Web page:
The meeting, organized by a Task Force convened by the AAU, American Association of University Presses, and the Association of Research Libraries, included an impressive group of directors of university presses, deans of libraries, and academic administrators.

I was there to represent Michigan State University. In February, Provost June Youatt asked me for feedback on the Task Force’s proposal to establish a sustainable model by which long-form humanities scholarship could be published in a digital open access format. The proposal called for up-front institutional funding for the open access publication of manuscripts accepted through standing AAUP best practices for peer review.

I was enthusiastic.

Given my work on the Public Philosophy Journal, my service on the Board of Directors of K|N Consultants with its Open Access Network initiative, and my own efforts to publish my book on Socratic and Platonic politics as an open access enhanced digital book, I arrived in Washington prepared to put my commitment to open access into sustainable structural practice.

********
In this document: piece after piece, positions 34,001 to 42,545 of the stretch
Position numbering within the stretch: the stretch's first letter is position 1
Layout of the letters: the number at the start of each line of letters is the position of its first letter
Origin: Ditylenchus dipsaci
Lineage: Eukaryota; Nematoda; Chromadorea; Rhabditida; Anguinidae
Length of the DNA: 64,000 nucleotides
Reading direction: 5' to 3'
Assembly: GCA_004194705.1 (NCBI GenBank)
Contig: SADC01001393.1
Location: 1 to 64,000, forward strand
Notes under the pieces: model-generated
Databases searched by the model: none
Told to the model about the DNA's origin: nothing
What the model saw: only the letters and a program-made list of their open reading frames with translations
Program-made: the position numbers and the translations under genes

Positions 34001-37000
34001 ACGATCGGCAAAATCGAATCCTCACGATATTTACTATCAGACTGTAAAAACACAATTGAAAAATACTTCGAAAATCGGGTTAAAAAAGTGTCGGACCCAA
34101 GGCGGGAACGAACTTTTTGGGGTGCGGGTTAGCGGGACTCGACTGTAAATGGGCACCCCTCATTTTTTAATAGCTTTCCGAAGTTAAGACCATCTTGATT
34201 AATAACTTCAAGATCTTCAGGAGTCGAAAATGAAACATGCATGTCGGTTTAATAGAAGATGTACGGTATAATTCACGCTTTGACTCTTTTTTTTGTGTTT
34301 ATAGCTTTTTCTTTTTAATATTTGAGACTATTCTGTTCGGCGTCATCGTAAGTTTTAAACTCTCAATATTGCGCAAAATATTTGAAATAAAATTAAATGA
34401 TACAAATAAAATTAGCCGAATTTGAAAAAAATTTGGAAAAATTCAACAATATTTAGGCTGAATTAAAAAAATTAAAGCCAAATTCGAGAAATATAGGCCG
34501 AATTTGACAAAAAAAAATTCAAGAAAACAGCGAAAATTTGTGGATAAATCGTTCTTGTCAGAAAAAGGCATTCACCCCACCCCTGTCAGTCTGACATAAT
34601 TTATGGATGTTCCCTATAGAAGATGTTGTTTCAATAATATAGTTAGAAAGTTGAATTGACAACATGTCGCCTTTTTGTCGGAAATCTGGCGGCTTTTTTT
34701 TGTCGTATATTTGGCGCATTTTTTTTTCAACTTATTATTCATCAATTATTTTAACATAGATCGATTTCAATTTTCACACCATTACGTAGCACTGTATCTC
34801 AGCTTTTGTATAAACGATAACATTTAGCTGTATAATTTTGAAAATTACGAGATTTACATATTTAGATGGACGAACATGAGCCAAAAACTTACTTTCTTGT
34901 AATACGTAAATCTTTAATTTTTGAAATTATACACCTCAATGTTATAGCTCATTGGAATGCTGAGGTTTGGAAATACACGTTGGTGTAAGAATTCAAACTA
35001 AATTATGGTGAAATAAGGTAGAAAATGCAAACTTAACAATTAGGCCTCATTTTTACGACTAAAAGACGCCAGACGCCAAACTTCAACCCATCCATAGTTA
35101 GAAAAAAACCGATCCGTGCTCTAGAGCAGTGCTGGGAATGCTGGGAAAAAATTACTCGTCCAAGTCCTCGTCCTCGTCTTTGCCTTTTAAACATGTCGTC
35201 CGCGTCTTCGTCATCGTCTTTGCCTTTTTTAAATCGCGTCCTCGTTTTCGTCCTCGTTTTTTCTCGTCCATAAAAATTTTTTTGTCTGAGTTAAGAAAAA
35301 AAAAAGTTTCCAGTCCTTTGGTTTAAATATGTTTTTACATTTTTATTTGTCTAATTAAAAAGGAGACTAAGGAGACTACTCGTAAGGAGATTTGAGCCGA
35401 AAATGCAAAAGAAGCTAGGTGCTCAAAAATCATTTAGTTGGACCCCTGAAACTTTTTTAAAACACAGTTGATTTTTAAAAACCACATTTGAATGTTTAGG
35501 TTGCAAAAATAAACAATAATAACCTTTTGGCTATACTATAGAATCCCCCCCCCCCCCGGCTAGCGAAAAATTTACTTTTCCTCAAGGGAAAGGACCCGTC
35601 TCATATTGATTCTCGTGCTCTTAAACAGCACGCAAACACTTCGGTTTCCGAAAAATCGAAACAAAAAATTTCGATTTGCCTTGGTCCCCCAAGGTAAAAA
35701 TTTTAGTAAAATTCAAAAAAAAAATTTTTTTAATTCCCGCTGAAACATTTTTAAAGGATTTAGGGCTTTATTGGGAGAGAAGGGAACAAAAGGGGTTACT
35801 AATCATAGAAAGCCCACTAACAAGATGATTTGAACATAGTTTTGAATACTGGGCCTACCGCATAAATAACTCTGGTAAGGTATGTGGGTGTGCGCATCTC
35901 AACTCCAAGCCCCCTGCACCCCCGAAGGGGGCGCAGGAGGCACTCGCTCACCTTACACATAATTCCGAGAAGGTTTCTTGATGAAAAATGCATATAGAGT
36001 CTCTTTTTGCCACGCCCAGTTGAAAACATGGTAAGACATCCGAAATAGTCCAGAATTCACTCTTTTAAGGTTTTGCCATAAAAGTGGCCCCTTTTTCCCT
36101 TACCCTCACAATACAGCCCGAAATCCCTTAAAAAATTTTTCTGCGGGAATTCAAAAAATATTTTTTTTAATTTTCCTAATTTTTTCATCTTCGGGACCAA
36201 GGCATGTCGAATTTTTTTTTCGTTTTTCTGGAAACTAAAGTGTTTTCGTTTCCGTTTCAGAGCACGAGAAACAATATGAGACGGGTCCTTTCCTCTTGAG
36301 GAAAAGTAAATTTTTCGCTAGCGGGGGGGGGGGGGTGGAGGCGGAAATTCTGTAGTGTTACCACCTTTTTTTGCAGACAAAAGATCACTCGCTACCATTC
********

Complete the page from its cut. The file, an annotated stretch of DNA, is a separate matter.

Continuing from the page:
Still, I was not sure what to expect because we have heard so much — too much — about the “crisis” of the humanities in general, and of scholarly communication in particular. Further, the ecosystem of scholarly publishing is complicated — faculty depend on acquisition editors, presses depend on libraries, tenure and promotion processes depend on the integrity of peer review …. With so many moving parts and with so much at stake, developing a supportive and sustainable funding model for open access is daunting.

From the beginning, however, it was clear that the Task Force, under the leadership of John Vaughn, Elliott Shore, and Peter Bekery, had gathered a group of creative, thoughtful, and generous colleagues who were willing to imagine what might be possible if universities committed to fully funding the cost of open access monograph publication up front.

Questions of cost, addressed by the Ithaka Report on the Costs of Publishing Monographs and qualified in interesting ways by John Sherer of the UNC Press, did not derail the conversation, which took a decisive and, in my view, positive turn when we agreed not to frame the initiative as a response to a crisis in either the humanities or in publishing.